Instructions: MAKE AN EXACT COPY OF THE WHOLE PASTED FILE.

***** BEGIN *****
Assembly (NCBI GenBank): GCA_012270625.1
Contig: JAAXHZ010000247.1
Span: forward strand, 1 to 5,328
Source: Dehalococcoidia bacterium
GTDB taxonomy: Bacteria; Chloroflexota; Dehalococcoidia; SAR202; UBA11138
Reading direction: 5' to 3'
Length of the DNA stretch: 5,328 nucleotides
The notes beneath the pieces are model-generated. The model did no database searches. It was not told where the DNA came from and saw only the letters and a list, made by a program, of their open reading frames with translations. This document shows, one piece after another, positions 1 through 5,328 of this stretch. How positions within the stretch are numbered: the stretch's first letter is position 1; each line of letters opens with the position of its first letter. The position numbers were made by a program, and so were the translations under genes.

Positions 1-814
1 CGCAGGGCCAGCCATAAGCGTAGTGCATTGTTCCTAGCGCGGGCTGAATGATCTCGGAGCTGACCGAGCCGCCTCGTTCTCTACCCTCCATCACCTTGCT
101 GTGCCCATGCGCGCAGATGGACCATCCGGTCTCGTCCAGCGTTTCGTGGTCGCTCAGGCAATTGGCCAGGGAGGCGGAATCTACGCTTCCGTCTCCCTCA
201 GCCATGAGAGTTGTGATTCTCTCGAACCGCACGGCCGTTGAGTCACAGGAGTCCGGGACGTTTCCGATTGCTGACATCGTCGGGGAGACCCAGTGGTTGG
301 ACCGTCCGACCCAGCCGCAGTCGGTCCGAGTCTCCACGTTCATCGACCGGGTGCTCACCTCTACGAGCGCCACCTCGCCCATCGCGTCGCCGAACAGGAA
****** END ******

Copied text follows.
Assembly (NCBI GenBank): GCA_012270625.1
Contig: JAAXHZ010000247.1
Span: forward strand, 1 to 5,328
Source: Dehalococcoidia bacterium
GTDB taxonomy: Bacteria; Chloroflexota; Dehalococcoidia; SAR202; UBA11138
Reading direction: 5' to 3'
Length of the DNA stretch: 5,328 nucleotides
The notes beneath the pieces are model-generated. The model did no database searches. It was not told where the DNA came from and saw only the letters and a list, made by a program, of their open reading frames with translations. This document shows, one piece after another, positions 1 through 5,328 of this stretch. How positions within the stretch are numbered: the stretch's first letter is position 1; each line of letters opens with the position of its first letter. The position numbers were made by a program, and so were the translations under genes.

Positions 1-814
1 CGCAGGGCCAGCCATAAGCGTAGTGCATTGTTCCTAGCGCGGGCTGAATGATCTCGGAGCTGACCGAGCCGCCTCGTTCTCTACCCTCCATCACCTTGCT
101 GTGCCCATGCGCGCAGATGGACCATCCGGTCTCGTCCAGCGTTTCGTGGTCGCTCAGGCAATTGGCCAGGGAGGCGGAATCTACGCTTCCGTCTCCCTCA
201 GCCATGAGAGTTGTGATTCTCTCGAACCGCACGGCCGTTGAGTCACAGGAGTCCGGGACGTTTCCGATTGCTGACATCGTCGGGGAGACCCAGTGGTTGG
301 ACCGTCCGACCCAGCCGCAGTCGGTCCGAGTCTCCACGTTCATCGACCGGGTGCTCACCTCTACGAGCGCCACCTCGCCCATCGCGTCGCCGAACAGGAA